Are Studded Snow Tires Actually Better? Ice Testing!
Studded vs Studless Snow Tires - Do You Really Need Studs For Grip?
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How Much Better Are Studded Winter Tires? Comparing studded vs studless winter tires on a Subaru WRX STI. Two completely stock STIs, with the exception of wheels and tires, will be put head to head to see the differences between studded and studless winter tires in braking, acceleration, and handling on a frozen lake.
Our studded tire is a Lappi Winter Tire, 225 millimeters wide, a 40% aspect ratio sidewall, and mounted on 18” method race wheels. This tire has 414 studs per tire, the studs have a full length of 12.5 millimeters, but the effective length is 4 millimeters, the distance that sticks out past the rubber of the tire. These are extremely aggressive studded tires, on a road car, the studs could protrude from the rubber less than half as much, and road tires might have between 130 to 250 studs per tire, rather than over 400. Having more, longer studs, means even better traction on ice.
Our studless tire is a Bridgestone Blizzak WS90 tires, in the exact same size 225/40R18 as the studded tire. I specifically chose these as they are one of today’s best performing studless tires. The WS90 is the successor to the WS80 tire, one of Tire Rack’s highest rated winter tires, so it should be able to perform even better. I’ve personally ran WS80 tires through many winters, and in my experience it has provided excellent traction, much like Continental’s Viking Contact 7, Michelin’s Ice-X, or Nokian options.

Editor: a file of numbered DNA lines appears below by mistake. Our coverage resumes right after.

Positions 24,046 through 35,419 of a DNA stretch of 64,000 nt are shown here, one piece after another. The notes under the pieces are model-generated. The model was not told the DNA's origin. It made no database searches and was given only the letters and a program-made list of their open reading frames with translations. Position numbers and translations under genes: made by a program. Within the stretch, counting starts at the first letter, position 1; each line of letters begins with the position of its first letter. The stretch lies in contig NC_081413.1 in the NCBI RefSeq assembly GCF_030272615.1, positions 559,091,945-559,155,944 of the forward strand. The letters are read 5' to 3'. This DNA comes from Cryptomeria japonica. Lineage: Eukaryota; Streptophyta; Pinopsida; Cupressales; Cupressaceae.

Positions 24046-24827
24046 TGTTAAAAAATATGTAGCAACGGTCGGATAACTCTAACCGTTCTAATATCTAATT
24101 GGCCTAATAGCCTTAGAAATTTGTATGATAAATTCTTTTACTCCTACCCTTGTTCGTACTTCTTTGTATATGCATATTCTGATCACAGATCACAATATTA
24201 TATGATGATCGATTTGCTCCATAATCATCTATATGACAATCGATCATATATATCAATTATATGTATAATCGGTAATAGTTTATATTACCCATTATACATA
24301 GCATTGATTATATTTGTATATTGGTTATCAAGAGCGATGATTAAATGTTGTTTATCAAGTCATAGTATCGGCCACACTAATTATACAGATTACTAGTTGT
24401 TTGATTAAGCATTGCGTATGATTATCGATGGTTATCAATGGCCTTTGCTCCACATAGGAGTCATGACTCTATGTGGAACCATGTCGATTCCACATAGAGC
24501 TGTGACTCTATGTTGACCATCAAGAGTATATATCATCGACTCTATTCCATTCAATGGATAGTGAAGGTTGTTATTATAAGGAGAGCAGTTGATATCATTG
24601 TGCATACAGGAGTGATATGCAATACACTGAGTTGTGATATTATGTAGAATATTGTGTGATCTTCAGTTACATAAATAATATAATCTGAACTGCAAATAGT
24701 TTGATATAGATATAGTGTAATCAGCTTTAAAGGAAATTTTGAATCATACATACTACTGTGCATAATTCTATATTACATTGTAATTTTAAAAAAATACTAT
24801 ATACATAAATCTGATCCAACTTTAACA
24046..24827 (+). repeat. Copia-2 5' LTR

Ultimately, we’ve got a very good studded tire, versus a very good studless tire. The studless tire gets its grip from a clever compound that remains flexible in very cold conditions, has deep tread depth for capturing snow - you might be surprised to learn that snow on snow traction is actually pretty decent, so these treads hold snow to improve traction, and also through the use of sipes, the small slotted zig-zags in the tread block, which create an additional biting edge to help the tire find grip on slippery surfaces. The studded tire will use many similar principles, but add on top of it metal studs to punch into the ice and ideally, provide additional traction.
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